Anyway. Back to the I’m-not-in-Santa-Fe frittata. I knew that I wanted to make a thick frittata, packed full of vegetables and a big scoop of drained pico de gallo salsa. I was a little worried about getting my frittata to cook through, so I turned to the experts on nitpicky culinary concerns, Cook’s Illustrated. And, as usual, they had good advice for me: cook the eggs as if you are scrambling them until they are nearly set, then finish them under the broiler. Which I did.Continue Reading Southwestern Frittata with Peppers, Black Beans, and Cheddar (click for recipe)
I ran into a neighbor the other day who was out walking with her three kids. The youngest is a new baby, just about the same age that my new baby was when I decided that something had to give and we’d just have to eat scrambled eggs for the rest of time. (I’d like to be able to say that I gave up on cleaning as well as cooking at that time, but, to be honest, cleaning was never really my thing.)
I offered to bring dinner by, of course. I probably should have offered to come over and do eight loads of laundry instead, but I imagined that my casual acquaintance wouldn’t take me up on that offer. (Or maybe I’m just telling myself that because I’d rather cook than do laundry any day. If someone near and dear to you has a baby, though–especially a third baby–you should TOTALLY offer to do their laundry. They need all the help they can get.)
I’m not necessarily recommending this chili as the ideal food for new parents. It has everything some nursing moms try to avoid: spice, garlic, beans, onions. Some might prefer a soothing lentil soup, or those quinoa cakes, or a tofu enchilada casserole. But this chili is quick to cook and makes plenty to share. And my neighbor was game.
It’s a recipe from the the “red” section of the Ripe cookbook (also the source of that Dal with Curried Red Onion Jam). And when I read the headnote I knew that this recipe and I were meant to be. Because it says that Ripe author Cheryl Sternman Rule adapted the recipe from one that she developed for Eating Well magazine way back when–and you know that she has GOT to be talking about my favorite wheat berry chili. Except that quinoa cooks in 15 minutes instead of an hour and 15 minutes. A brilliant idea for a busy mom on a busy day. I kept my favorite elements of each recipe, of course, cooking the quinoa longer for more chew than crunch, happily piling in the red pepper, replacing red beans with homemade black beans, and squeezing in a few limes at the end.Continue reading Quinoa Chili with Red Peppers (click for recipe)
You know how I feel about my freezer. I love all that good stuff in there that I made in double batches a while back so I could grab it on a busy night. Here’s a way to give new life to that Winter Vegetarian Chili you stashed away (and stretch the frozen quart to feed a whole family).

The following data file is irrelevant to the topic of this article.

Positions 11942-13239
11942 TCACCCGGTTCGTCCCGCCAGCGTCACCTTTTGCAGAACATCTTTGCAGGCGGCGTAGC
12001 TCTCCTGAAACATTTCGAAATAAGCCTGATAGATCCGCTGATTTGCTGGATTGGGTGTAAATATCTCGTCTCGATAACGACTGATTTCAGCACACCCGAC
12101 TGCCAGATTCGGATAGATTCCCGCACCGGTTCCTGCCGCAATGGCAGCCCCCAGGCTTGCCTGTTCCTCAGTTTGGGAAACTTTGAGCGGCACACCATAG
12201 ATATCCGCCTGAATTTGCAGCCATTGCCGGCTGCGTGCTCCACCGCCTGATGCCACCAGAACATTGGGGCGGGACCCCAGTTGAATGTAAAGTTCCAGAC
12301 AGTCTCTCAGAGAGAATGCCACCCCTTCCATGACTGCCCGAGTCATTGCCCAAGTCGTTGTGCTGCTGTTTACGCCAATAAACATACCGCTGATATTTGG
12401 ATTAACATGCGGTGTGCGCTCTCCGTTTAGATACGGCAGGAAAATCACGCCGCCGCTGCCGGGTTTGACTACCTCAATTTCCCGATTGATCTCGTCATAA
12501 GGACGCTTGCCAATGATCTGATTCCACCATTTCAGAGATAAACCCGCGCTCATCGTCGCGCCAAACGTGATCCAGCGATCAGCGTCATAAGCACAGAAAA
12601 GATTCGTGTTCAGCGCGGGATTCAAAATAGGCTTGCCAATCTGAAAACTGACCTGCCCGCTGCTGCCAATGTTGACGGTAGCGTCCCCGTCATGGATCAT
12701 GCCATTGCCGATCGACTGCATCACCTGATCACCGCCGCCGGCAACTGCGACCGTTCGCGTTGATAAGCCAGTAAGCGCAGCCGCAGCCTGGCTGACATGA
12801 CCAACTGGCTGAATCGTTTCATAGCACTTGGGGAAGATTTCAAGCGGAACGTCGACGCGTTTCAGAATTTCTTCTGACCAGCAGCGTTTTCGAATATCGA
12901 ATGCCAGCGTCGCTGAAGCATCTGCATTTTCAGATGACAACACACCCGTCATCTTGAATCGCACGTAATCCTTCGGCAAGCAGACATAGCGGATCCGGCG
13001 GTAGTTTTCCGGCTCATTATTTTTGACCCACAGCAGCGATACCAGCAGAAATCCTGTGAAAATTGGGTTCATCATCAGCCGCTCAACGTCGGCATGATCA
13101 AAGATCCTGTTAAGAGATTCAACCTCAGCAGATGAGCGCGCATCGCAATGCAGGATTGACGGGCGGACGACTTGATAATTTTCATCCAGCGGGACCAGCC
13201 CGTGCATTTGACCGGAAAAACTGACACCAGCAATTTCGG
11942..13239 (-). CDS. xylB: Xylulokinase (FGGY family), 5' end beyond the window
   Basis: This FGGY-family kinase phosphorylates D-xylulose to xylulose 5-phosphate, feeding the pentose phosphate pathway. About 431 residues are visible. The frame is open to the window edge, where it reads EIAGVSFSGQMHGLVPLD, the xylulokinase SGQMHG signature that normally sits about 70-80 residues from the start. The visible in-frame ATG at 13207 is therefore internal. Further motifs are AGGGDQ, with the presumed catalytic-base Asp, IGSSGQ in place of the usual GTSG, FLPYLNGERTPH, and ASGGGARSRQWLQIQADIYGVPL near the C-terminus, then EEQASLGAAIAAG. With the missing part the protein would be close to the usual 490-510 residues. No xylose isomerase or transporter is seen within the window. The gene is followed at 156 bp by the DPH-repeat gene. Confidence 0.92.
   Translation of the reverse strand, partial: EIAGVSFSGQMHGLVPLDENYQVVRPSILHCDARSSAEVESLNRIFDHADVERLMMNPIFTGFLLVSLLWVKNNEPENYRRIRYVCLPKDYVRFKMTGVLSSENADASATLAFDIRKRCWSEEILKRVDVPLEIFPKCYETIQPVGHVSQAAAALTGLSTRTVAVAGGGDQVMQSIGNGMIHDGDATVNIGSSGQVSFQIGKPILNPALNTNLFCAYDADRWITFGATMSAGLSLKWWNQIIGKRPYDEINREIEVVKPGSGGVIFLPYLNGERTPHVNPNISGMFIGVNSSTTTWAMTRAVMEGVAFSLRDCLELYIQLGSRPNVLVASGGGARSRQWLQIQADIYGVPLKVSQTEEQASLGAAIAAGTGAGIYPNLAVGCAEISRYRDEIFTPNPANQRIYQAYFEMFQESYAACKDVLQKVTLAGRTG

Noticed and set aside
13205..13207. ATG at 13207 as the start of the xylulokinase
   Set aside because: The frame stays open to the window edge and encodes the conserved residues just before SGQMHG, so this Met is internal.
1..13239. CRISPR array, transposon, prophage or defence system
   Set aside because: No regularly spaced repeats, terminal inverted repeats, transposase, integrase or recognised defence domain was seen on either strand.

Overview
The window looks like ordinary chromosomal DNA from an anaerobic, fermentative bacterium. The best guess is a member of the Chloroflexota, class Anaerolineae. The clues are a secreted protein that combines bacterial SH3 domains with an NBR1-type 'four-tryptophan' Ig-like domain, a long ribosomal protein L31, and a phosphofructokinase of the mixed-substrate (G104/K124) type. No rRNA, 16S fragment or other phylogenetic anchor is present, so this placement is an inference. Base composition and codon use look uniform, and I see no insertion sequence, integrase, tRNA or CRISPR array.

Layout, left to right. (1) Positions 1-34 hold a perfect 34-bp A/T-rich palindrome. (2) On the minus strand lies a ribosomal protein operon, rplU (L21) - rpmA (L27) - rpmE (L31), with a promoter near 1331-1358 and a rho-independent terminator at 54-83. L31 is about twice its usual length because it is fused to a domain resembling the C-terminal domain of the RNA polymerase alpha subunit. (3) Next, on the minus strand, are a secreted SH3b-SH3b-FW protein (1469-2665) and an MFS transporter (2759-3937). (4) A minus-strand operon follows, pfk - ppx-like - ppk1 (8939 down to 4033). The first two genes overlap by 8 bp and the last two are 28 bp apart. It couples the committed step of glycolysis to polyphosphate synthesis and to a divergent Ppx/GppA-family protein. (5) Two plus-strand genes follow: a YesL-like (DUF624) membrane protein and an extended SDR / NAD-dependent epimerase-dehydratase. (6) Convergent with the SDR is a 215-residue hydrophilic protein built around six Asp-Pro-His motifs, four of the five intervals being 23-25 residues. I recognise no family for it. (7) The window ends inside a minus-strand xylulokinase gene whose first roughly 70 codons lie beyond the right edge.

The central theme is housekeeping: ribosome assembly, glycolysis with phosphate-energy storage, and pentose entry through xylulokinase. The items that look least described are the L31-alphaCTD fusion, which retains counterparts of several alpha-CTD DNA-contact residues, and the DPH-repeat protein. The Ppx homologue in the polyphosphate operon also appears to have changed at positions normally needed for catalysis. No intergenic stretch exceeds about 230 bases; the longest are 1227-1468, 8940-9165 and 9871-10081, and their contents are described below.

Of course, a baked potato makes a mighty fine meal even if you don’t have chili handy (although that chili really is worth making). And if you’re in a part of the world where the weather now makes eating chili & baked potatoes seem SO last season…well, feel free to gloat in the comments.
Do you find that sandwiches always taste better when someone else makes them for you? I do. If you make your own sandwiches and enjoy them, can you tell me your secrets?
Sure, I like a luscious grilled cheese sandwich made with leftover curried onion jam. And I can always snuggle a cold slice of any of these frittatas between two pieces of whole wheat toast swiped with mayonnaise and harissa. But a real, well-composed, flavorful vegetarian sandwich takes some work. I usually leave it to the professionals. Or, you know, anyone else who’s offering to make me a sandwich.
But a spread? A spread I can do. In fact, I learned, I can make this one with one hand while holding a clingy baby in the other arm. (When I was preparing to welcome my first baby, why didn’t anyone tell me to practice feeding myself with one hand? I’ve got some experience by now, but even if you’re a novice, you too can make this spread with one hand.) It was inspired by this good-looking sandwich from the makes-me-want-to-eat-cookies blog Two Peas and Their Pod. But you know how I feel about making my own sandwiches.
You also know how I feel about making my own beans, but on this occasion I used canned chickpeas. No biggie. They get a bit lost in the smash anyway, adding more texture and protein than flavor to the creamy, salty, mustardy spread. And although this would be a perfectly acceptable dip for veggie spears (or chips, for that matter), I heaped it onto rounds of a seedy baguette. Almost like a sandwich.
Having already discussed the many reasons to cook your own dried beans (they’re tasty, healthy, and inexpensive) and how easy it is, I won’t go into that again here. What I will say is this: although you can further embellish these beans or use them in other recipes, these basic white beans are so good that I also like to just serve them with a spoon. They are gently aromatic, tender, wholesome, and delicious.
I hear that some people get tired of leftovers. I am not really one of those people. To me, leftovers equal free time because the cooking is already done! Nevertheless, your pots of Black Beans with Cilantro and Lime and Quinoa with Corn, Green Onions, and Feta are probably starting to dwindle, now that you made those Black Bean Tacos and snuck a scoop of the beans for your Huevos Rancheros. This week’s leftovers have their last hurrah in this taco salad, which could be dinner on a busy night or could just as easily travel to work for lunch.